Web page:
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Practice Profile

Gender-Specific Programming for Incarcerated Females

Evidence Ratings for Outcomes:

Promising - More than one Meta-Analysis Crime & Delinquency - Multiple crime/offense types

Practice Description

Practice Goals/Target Population
Gender-Specific Programming for Incarcerated Females entails in-prison substance abuse and other types of treatment programs that are specifically designed for incarcerated women. The goals of the programs are to reduce the risk of recidivism. 
 
Practice Theory  
Gender-specific treatment programs were created as a result of challenges to the assumption that mainstream, gender-neutral correctional programs were appropriate for women. Instead, advocates for women-centered perspectives argued that because women’s pathways to crime are different from men’s, correctional interventions for women should take a different approach from correctional interventions for men. Gender-specific interventions are partly founded on relational-cultural theory (Miller 1986), feminist paradigms, and strengths-based approaches (Van Wormer 2001).
 
Gender-specific programming can be informed by the risk-reduction model, which is based on the idea that identifying and addressing dynamic or malleable risk factors for criminal behavior will reduce recidivism (Andrews and Bonta 1998). For instance, by addressing substance abuse among women in prison, the practice is theorized to reduce reoffending and re-incarceration after release.
 
Practice Components
Substance abuse treatment under the risk-reduction model is typically provided either through a therapeutic community or cognitive—behavioral approach. Therapeutic communities typically employ a holistic approach toward modifying offenders’ socialization and underlying values (De Leon 1986; Messina et al. 2006). Cognitive–behavioral interventions seek to change the offenders’ thinking patterns.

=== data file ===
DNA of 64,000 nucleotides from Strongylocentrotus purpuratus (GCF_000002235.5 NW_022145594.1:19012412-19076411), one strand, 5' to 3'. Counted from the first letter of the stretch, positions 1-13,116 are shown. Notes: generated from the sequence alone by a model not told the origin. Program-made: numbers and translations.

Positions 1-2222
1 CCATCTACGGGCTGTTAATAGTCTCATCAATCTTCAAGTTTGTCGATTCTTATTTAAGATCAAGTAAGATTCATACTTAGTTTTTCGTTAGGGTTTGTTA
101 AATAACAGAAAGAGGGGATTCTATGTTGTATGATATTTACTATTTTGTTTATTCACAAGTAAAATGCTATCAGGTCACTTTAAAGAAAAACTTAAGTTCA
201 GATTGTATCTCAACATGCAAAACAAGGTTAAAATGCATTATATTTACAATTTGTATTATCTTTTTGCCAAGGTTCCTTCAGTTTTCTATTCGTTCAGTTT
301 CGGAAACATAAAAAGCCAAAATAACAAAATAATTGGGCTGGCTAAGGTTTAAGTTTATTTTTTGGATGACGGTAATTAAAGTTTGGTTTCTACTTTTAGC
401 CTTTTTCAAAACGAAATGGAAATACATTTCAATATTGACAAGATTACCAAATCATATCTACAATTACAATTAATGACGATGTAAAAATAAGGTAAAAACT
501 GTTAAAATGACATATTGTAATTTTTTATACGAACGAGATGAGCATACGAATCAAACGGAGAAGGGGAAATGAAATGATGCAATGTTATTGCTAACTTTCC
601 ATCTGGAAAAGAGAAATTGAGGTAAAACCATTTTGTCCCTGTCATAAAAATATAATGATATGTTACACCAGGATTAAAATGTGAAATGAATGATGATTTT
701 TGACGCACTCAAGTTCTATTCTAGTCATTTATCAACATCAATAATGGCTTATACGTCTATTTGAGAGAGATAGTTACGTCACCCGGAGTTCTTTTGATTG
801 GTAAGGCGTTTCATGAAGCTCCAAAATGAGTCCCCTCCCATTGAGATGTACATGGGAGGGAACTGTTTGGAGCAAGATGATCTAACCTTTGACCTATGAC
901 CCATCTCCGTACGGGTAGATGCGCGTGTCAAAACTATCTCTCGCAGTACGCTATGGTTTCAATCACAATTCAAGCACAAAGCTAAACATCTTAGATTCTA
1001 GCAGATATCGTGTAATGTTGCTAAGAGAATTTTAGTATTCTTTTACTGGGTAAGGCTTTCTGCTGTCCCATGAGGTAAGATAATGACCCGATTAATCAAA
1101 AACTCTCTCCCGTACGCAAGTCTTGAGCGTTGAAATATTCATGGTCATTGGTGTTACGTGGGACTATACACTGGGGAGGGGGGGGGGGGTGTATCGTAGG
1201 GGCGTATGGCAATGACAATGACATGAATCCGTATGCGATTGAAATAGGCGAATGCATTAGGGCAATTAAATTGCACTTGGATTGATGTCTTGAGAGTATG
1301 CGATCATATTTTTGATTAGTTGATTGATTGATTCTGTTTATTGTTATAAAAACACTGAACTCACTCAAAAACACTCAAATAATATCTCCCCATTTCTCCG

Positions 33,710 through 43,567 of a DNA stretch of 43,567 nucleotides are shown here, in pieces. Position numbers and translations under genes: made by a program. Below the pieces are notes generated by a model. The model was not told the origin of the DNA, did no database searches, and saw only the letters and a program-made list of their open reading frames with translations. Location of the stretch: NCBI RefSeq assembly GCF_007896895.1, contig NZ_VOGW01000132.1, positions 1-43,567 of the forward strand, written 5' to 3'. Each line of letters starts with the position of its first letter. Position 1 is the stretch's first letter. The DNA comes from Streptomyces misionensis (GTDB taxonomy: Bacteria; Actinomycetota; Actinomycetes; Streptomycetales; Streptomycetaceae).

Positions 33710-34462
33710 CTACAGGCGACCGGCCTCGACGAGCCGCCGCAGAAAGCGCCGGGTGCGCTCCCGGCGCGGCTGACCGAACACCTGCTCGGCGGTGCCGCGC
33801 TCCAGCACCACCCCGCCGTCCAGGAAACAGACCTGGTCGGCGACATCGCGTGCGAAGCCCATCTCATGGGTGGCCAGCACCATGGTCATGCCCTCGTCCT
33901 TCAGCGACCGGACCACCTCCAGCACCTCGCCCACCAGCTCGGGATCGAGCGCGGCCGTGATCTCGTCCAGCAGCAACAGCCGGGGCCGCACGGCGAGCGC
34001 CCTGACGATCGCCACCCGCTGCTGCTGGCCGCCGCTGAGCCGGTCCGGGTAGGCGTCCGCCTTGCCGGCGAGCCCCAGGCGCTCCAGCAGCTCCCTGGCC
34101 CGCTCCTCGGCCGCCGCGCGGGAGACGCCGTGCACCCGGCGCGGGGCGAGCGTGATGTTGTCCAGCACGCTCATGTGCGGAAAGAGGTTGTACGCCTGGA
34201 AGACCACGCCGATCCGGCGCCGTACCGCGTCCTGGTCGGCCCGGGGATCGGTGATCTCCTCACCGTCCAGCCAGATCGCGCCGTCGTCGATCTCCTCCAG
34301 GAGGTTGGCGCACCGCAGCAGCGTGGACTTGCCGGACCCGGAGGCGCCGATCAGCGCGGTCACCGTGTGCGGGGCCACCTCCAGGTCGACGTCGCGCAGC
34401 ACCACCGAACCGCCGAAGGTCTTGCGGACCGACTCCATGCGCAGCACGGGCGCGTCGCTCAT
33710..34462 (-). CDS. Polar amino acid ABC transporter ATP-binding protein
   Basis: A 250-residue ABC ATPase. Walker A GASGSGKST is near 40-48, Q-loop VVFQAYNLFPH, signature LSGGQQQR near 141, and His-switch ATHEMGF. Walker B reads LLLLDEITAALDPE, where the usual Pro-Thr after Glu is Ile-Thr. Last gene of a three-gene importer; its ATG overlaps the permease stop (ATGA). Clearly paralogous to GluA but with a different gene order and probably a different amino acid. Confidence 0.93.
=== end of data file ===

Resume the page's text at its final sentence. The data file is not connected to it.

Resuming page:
Various programs are aimed at improving women’s functioning during and after incarceration. The programs can target women’s psychological and physical well-being and focus on issues such as coping with physical or sexual abuse, parenting, and HIV risk. Many of the programs try to help the women heal emotionally from past experiences of victimization; to reduce symptoms or incidence of depression, posttraumatic stress disorder, and anger; and to boost self-esteem (Bedard et al. 2003; Bonta et al. 1995; Schram and Morash 2002; Valentine and Smith 2001).

Other programs target parenting skills. Such programs train women in prison on understanding and meeting the developmental needs of their children, avoiding the use of corporal punishment and using other disciplinary methods, and establishing parenting roles.

Finally, other programs aim to improve women’s physical health by increasing HIV awareness and prevention efforts and helping HIV-positive inmates by addressing feelings of isolation, stigma, shame, and poor self-image (Chung and Magraw 1992; Pomeroy et al. 1999).

Meta-Analysis Outcomes

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Promising - More than one Meta-Analysis Crime & Delinquency - Multiple crime/offense types
Tripodi and colleagues (2011) examined the results from six studies on interventions for incarcerated females that followed the risk-reduction model (involving substance abuse interventions) and found that those in the treatment group were 45 percent less likely to recidivate (pooled odds ratio = 0.55). Gobeil and colleagues (2016) examined 38 unique effect sizes from studies on gender-informed interventions, and also found that recidivism was significantly lower for the treatment group than for the comparison group (weighted mean odds ratio = 1.35).
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Meta-Analysis Methodology

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Meta-Analysis Snapshot
 Literature Coverage DatesNumber of StudiesNumber of Study Participants